And then…there it was—No. 7, the shortie that gets so much air time (it should), the little par-3 every great course has and one of the few par 3s held in such esteem that only the local likes of, say, Arrowhead G.C.’s No. 13 with the 300-foot drop for difficulty, aura and view can be in the conversation. I was the only one of the group to make the green and I was within 8 feet. I can still see my attempt at birdie lipping out on the left side. As I write this, I still wonder how I didn’t snap my putter and impale myself twice. I wanted that birdie as much as I want to win the lottery. For what it’s worth, the ball has been retired and a playing partner in the group, from Ireland (his wife liked our names and the shamrocks on my Titleists), said not to let it ruin the round. It didn’t.
No. 8 was a great rebound opportunity of sorts and included yet another approach shot that was amazing in view, testing for accuracy, opposite a drop hundreds of feet to the Pacific Ocean, nearly all downhill and a reason for playing there. Hole after hole, what wasn’t to like? As YS had muttered to me on the practice tee—“Think about it, Dad, Phil probably stood right here!”—simply being there was a thrill.
We made the turn and savored every stroke. And, of course, when I lipped out a 4-footer that would have parred 18 – I fired an 89, YS 111, but no complaints—it gave me a reminder that I wasn’t in Aurora anymore and the greens were more challenging than the ones I’ve had the pleasure to play at elite country clubs at Castle Pines and Cherry Hills. They changed speeds and directions whenever they seemed to feel like it, the wind came into play and all of us swore there was intermittent cellophane over several holes. For us, it’s what separates golfers. Getting from tee to green is one thing, but Lee Trevino was correct when he stated: “This game is played from 100 yards in.”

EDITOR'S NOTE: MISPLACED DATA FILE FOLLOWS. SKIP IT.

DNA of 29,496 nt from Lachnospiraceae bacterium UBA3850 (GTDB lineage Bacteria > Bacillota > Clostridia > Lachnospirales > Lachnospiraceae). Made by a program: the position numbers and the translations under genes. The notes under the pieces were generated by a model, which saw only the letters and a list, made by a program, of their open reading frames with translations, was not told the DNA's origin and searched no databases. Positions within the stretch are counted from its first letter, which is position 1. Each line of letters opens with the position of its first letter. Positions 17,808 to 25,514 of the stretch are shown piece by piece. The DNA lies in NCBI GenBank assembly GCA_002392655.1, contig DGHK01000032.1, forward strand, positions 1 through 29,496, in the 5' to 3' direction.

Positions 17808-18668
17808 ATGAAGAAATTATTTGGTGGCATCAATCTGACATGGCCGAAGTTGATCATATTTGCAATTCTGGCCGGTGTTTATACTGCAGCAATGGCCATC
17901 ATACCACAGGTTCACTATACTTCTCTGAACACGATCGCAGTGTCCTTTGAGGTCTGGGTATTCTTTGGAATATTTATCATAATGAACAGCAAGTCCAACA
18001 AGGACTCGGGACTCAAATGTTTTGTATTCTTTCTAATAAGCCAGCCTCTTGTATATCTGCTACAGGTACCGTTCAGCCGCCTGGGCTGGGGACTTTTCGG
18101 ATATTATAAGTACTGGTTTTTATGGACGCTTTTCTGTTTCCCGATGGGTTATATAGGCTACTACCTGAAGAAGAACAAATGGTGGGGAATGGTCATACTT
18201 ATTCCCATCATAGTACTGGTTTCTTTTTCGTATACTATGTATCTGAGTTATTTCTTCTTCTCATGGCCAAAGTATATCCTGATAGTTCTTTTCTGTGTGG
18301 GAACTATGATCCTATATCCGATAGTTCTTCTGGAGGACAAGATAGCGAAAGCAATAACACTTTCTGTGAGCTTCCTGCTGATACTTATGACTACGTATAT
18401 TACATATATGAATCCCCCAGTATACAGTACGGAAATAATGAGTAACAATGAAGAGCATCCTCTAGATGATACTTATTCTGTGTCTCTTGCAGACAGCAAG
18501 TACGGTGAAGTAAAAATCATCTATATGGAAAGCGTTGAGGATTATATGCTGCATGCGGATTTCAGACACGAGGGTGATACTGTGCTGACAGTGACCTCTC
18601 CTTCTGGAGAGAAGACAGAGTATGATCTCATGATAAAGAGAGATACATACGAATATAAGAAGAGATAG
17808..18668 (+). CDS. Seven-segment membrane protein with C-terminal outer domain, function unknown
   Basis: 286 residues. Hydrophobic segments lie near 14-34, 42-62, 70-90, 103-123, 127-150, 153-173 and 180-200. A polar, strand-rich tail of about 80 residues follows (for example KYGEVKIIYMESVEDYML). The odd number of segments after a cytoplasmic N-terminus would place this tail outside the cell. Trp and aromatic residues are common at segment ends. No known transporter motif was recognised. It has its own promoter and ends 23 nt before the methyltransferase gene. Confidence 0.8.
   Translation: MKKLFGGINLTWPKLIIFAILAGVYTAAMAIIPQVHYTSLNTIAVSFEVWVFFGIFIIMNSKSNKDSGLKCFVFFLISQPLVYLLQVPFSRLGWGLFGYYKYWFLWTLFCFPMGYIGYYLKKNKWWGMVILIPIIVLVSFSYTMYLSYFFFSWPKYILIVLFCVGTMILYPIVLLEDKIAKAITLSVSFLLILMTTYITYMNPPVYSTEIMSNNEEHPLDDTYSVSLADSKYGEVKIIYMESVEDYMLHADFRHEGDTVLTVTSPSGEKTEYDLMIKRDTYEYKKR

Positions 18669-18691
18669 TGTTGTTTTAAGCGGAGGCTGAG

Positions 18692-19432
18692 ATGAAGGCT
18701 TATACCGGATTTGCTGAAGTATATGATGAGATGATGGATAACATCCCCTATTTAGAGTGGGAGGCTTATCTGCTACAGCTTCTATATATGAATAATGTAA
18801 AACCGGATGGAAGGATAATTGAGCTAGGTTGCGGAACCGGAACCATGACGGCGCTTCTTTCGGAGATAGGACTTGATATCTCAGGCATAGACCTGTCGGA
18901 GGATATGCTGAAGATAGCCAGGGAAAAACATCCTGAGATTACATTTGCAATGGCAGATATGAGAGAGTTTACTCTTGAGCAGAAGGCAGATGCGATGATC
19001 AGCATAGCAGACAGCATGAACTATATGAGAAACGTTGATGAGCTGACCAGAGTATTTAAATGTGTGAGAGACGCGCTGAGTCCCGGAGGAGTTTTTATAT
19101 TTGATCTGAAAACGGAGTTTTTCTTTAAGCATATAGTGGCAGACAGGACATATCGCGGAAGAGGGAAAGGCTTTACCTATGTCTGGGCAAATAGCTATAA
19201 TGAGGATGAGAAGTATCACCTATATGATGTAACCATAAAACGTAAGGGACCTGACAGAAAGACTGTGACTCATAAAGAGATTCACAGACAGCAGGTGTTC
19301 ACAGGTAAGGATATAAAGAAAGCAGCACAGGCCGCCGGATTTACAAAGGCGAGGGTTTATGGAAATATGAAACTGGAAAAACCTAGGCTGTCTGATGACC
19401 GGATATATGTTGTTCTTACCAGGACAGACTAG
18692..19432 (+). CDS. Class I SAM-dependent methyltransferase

And the putting obviously separates the players.
Along the way, we also saw the final lot for sale at Pebble. It faced the Pacific. List price was $12 million—then you build the mansion. We thought about putting a down payment on it, but, hey I’m still waiting on that first lottery installment …
Overall, we ran into zero attitude problems. Everyone was nice. The theme was golf and everything about golf. It cost us each $4,000 or so and was worth every penny. And an uninteresting fact—one of the shuttle drivers taking us around the shoreline said the water is 50-55 degrees year-round, so that’s why it remains a golf resort and not one surrounded by beach houses.
And, yeah, I almost cried when we drove off the grounds.
So for our first golf trip, YS and I didn’t pull 7-irons out of our bags to lay up; no, we grabbed 3-woods and went for it.
And we’ll do it again.